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Helping Others Helped Me Admit To My Own Eating Disorder

02/26/2016 12:30 EST | Updated 02/26/2016 12:59 EST
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In my experience with the mental health system, lived experience is only really listened to if patients talk about their struggles in past tense. That admitting your not well right now means that the powers that be will dismiss your thoughts, suggestions and critics are that of an unwell person.

Like unwell people can't have sane thoughts (spoiler alert: they can, and do all the time).

This treatment leads advocates to hide parts of themselves that are not recovered. For me, it led to me becoming addicted to appearing to be recovered. Addicted to the support and attention I get from being recovered.

I was afraid to admit that I am living with an eating disorder. Afraid that it meant the messages I was telling people about recovery being possible wasn't true. That living with an eating disorder, while being highlighted as recovered, meant I was a fraud.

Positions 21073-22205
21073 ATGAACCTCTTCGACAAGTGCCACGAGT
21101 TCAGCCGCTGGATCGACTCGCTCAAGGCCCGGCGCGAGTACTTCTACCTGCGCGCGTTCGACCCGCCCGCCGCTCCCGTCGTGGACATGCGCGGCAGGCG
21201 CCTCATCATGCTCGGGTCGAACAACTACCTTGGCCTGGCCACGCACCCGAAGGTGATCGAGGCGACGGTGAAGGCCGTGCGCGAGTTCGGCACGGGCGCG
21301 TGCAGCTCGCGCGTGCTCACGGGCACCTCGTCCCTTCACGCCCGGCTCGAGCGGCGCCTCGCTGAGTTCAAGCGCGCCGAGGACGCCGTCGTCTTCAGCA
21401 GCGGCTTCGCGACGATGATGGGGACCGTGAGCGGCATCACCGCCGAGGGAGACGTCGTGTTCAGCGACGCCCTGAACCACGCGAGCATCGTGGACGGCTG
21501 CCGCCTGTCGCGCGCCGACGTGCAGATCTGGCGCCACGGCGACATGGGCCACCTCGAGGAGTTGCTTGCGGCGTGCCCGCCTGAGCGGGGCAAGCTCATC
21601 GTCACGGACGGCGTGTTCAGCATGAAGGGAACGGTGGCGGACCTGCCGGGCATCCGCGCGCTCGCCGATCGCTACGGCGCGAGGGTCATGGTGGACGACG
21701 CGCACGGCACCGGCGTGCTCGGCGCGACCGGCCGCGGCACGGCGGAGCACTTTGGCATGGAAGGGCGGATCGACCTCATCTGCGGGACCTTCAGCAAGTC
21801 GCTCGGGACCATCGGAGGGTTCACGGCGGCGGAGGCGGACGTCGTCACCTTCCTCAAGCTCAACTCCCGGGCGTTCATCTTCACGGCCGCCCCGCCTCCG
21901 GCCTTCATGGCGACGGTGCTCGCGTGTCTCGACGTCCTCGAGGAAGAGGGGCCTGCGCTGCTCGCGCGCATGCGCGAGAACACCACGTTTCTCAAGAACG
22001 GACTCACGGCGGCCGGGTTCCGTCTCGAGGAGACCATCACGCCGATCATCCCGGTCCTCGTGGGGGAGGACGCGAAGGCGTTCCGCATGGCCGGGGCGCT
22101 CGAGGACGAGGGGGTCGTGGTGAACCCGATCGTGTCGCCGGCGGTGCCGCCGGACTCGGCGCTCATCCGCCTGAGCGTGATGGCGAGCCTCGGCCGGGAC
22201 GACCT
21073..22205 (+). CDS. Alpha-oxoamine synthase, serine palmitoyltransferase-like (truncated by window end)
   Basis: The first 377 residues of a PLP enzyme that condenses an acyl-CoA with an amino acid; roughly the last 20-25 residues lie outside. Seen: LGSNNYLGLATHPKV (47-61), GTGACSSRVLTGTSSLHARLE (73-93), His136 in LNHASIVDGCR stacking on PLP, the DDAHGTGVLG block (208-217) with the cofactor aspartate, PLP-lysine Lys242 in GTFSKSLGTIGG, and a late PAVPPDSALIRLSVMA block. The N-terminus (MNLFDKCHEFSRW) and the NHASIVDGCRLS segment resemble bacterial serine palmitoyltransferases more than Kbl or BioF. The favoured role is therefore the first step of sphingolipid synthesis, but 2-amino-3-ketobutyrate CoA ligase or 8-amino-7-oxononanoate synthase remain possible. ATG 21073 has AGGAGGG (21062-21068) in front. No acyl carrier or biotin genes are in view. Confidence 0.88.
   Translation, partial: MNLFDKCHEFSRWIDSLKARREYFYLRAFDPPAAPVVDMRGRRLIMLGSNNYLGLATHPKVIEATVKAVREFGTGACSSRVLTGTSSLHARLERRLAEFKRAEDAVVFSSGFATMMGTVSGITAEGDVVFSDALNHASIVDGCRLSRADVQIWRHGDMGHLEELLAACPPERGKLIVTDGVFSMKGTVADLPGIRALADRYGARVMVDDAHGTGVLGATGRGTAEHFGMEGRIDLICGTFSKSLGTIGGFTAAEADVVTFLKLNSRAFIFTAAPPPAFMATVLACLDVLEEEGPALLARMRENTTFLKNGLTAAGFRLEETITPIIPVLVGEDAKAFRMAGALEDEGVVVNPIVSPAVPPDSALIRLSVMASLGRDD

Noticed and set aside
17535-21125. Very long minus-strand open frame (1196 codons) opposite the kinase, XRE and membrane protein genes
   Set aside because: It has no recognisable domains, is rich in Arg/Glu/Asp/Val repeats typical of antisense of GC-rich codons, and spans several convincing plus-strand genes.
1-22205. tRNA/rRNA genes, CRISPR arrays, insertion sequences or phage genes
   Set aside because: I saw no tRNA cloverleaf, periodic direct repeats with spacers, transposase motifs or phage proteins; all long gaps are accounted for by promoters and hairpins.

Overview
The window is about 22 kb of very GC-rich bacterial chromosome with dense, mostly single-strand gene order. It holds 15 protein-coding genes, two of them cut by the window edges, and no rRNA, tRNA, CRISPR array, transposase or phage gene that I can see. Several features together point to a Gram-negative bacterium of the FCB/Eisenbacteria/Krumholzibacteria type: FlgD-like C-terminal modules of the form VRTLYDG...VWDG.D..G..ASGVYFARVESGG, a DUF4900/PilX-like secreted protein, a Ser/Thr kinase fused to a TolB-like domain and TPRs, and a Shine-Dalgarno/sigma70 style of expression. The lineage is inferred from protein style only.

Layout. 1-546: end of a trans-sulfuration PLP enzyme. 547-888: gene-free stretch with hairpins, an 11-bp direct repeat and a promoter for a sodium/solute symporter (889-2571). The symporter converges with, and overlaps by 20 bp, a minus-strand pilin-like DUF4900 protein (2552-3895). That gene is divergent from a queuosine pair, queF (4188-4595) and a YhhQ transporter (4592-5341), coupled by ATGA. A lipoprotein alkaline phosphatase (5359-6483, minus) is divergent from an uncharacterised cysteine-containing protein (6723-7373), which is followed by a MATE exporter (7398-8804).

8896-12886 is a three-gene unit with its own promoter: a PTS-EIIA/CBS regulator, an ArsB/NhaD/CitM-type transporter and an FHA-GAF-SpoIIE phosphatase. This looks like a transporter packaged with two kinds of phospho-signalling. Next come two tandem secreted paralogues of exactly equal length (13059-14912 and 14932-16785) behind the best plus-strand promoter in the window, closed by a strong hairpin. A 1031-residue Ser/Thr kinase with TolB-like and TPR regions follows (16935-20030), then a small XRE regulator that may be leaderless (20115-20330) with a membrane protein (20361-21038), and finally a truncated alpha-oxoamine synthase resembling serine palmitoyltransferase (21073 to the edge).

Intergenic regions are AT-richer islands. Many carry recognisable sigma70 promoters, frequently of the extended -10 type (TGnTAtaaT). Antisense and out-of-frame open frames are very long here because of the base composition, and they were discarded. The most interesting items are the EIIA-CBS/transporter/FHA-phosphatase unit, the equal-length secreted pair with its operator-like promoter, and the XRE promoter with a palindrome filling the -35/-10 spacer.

In my world, I am seen as recovered. I am literally put on stage to inspire people to not give up and to keep trying. My job is to let audiences know that recovery is possible and, more importantly, worth it.

When I first started speaking about mental health in 2010, I felt that I had conquered depression, anxiety and suicide. At that time, I was surrounded by friends, succeeding in university (despite nearly failing in first year), and was finding my voice in advocacy and on stage.

I was getting the positive attention I never thought was possible for someone like me. And by someone like me, I mean someone who never had a lot of friends, hadn't accomplished very much of anything and seemed to always walk a different way then everyone else. I began to fall in love with how the people saw me (well, the parts of the world who wanted to listen to me, anyway).

I was being asked to speak at conferences, universities, high schools and more. I was being called "brave," "strong" and "inspirational." As I have written before, I have found myself at standing at the cross roads in people's lives. Not to save them, but to show them through my story that it was worth to try saving themselves.